10. We used to have these two dogs, Sheba and Smudge, and they both loved cooked spaghetti. This one night, we had some plain cooked spaghetti left over after dinner and so we put some in each of their bowls. Sheba ate hers immediately, but Smudge decided to lay down next to his bowl and just guarded it. This drove Sheba crazy! She ran out to the living room and woo-woo’d at us, then ran back to the kitchen. We didn’t follow, so she ran back a couple more times and woo-woo’d at us. Figuring out that we weren’t going to make him either eat it or give it to her, she suddenly ran to the front door and started barking. Smudge runs out of the kitchen to the front door, but Sheba is already on her way to the kitchen where she eats all his spaghetti.

    1. I had a Beagle named Seamus. He was a clever dog, always finding ways to outsmart his pack mates and his humans. Maybe it’s the name?

  11. I love this, and I love that you used positive reinforcement. I did the same thing with my cat to keep from tripping over her while in the kitchen because she was hungry, and now she seats herself beside the food bowl every time I’m in there, whether it’s empty or not. And well done Seamus!

  12. My parent’s dogs do that for lap status. Ziggy is top dog, and he gets to sit on Mum’s lap. Every now and then, he’ll refuse to let Zoey onto the couch, and she’ll sulk on the floor for a few minutes, before running to the window, barking once like someone is outside, letting Ziggy leap from Mum’s lap to check out the window while she settles herself on the lap. Sneaky dogs are sneaky.

  13. This is the kind of a secret that only most people who share their homes with animal companions (“pets” to the rest of the planet) know–our companions can be quite smart and intuitive. Speaking as someone who shares her home with cats (only 2–not ready for a TLC show yet), I have daily proof that they are very “quid pro quo” when it comes to following directions/requests. However, have to admit, the whole antler-thing is new to me.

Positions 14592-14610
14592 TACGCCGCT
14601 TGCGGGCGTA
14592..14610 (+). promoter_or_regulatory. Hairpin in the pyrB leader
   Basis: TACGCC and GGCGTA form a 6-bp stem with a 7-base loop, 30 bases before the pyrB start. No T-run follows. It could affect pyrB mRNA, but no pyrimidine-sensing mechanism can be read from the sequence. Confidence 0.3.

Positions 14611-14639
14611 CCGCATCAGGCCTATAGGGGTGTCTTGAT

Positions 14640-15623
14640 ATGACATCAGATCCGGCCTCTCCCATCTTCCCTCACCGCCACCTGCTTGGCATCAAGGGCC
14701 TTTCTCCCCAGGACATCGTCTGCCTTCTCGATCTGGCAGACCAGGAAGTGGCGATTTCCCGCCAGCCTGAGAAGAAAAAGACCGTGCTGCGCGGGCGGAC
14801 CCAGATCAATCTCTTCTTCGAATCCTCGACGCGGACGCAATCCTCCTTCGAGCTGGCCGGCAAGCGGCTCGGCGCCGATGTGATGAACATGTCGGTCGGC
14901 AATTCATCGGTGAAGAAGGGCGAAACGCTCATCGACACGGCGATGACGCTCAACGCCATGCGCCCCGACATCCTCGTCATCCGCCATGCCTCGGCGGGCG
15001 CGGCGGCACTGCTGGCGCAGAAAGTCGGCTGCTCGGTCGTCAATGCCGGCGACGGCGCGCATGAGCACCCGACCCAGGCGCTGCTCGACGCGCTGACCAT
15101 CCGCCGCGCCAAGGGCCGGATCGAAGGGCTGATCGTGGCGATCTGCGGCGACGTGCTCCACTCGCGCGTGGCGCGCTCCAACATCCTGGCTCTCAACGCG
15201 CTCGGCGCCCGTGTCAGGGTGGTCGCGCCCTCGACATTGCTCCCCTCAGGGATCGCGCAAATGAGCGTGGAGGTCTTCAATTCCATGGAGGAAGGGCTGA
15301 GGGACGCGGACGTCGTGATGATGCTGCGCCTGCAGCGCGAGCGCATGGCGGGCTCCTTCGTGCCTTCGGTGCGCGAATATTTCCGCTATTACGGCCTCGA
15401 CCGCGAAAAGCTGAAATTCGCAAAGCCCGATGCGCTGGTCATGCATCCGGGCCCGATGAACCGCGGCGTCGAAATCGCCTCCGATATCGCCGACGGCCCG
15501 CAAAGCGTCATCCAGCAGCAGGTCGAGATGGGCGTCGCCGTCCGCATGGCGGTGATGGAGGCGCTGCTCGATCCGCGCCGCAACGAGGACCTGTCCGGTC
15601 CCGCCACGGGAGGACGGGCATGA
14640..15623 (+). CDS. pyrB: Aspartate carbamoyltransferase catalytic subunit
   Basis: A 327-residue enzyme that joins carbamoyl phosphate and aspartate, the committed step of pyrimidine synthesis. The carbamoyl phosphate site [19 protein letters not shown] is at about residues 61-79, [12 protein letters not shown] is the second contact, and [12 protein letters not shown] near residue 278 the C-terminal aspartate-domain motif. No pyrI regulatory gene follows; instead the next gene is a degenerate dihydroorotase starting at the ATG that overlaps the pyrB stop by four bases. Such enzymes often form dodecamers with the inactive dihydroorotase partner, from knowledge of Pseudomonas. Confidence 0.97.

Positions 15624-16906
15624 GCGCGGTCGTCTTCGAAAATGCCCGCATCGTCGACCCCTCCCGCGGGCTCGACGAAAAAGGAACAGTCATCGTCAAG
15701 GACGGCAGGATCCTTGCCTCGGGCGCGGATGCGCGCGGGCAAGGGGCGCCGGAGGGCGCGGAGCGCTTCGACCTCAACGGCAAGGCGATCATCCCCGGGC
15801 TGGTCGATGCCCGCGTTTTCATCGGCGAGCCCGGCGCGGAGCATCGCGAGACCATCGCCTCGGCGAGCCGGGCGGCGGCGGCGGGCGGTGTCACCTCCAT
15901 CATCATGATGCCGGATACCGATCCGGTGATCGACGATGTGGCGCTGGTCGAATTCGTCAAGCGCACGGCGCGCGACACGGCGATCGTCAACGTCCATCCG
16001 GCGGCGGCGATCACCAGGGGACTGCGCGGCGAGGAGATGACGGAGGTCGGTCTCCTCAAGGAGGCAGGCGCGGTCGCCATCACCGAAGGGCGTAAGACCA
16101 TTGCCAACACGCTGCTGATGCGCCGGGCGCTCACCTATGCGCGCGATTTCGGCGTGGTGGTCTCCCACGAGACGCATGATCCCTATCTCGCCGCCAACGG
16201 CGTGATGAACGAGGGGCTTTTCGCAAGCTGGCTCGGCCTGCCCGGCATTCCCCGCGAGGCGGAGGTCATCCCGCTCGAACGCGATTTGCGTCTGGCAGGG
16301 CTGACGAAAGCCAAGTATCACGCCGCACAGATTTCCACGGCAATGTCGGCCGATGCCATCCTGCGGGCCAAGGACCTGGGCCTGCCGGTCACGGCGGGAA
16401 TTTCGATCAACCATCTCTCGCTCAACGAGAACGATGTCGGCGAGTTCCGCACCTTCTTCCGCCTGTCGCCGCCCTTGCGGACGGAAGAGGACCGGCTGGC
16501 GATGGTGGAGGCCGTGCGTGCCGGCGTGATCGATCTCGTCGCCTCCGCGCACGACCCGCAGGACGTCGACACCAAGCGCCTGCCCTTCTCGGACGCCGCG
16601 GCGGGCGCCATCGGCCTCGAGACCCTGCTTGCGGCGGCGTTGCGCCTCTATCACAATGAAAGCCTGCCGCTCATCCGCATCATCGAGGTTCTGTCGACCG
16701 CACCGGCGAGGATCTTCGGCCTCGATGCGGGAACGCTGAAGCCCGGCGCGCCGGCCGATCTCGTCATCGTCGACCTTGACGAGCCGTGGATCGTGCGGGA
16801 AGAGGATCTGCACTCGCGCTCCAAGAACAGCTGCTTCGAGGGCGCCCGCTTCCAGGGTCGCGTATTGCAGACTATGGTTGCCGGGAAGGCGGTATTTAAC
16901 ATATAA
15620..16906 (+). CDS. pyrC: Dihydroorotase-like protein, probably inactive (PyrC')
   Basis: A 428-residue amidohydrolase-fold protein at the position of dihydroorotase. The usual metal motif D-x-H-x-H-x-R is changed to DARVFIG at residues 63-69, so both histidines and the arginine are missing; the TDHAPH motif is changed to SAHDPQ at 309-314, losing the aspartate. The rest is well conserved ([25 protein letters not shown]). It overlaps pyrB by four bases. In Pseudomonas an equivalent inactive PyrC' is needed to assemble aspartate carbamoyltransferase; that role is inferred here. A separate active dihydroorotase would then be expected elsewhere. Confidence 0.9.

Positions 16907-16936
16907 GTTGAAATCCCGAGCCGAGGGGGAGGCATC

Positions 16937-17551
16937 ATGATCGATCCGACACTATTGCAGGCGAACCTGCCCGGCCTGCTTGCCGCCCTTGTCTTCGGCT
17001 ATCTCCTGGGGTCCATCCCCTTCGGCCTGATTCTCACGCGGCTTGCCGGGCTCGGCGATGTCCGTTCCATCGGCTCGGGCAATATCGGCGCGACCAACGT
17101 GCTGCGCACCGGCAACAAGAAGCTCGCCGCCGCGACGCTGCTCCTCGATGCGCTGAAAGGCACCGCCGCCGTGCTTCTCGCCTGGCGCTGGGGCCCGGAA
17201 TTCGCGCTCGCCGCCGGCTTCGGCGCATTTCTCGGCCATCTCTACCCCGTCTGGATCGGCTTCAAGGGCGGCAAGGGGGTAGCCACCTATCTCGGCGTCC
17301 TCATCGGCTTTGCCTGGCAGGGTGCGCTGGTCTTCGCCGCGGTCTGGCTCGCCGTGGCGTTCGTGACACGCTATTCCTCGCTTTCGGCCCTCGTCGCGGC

14. Pretty cool that someone was able to capitalize on discarded antlers as chew toys.

    Yeah, the antlers grow in the fall, then there’s the brief period where the bucks use them to fight for mates during rutting season. Then the antlers fall off mid-winter.

    That’s why hunting season is so short and timed when it is–it’s when the bucks have big antlers, and they’re running around being less cautious than they might otherwise be. There aren’t any fauns, and the does aren’t carrying young.

    My uncle’s cabin has an *enormous* matching set of elk antlers mounted on a board. My grandfather found them, discarded, late in the winter when he was hunting something else (ducks, I think).

  15. That is amazingly strategic. Our dogs are not that smart. I do like the reinforcement for being quiet, because our new dog gets really worked up about anything outside. And antlers are AWESOME – the only things that our first dog, who otherwise destroys anything that is not an actual original Kong in no time, can work on forever and never kill. We’ve never had any problems with dental injuries, and no one ever gets up in the middle of the night to vomit up an entire pile of one in front of the bedroom door (looking at you, rawhides).

  16. PetSmart and Petco always seem to have them where I live. I usually just get my brother-in-law down in Conroe to send me ones that they find dropped in the woods.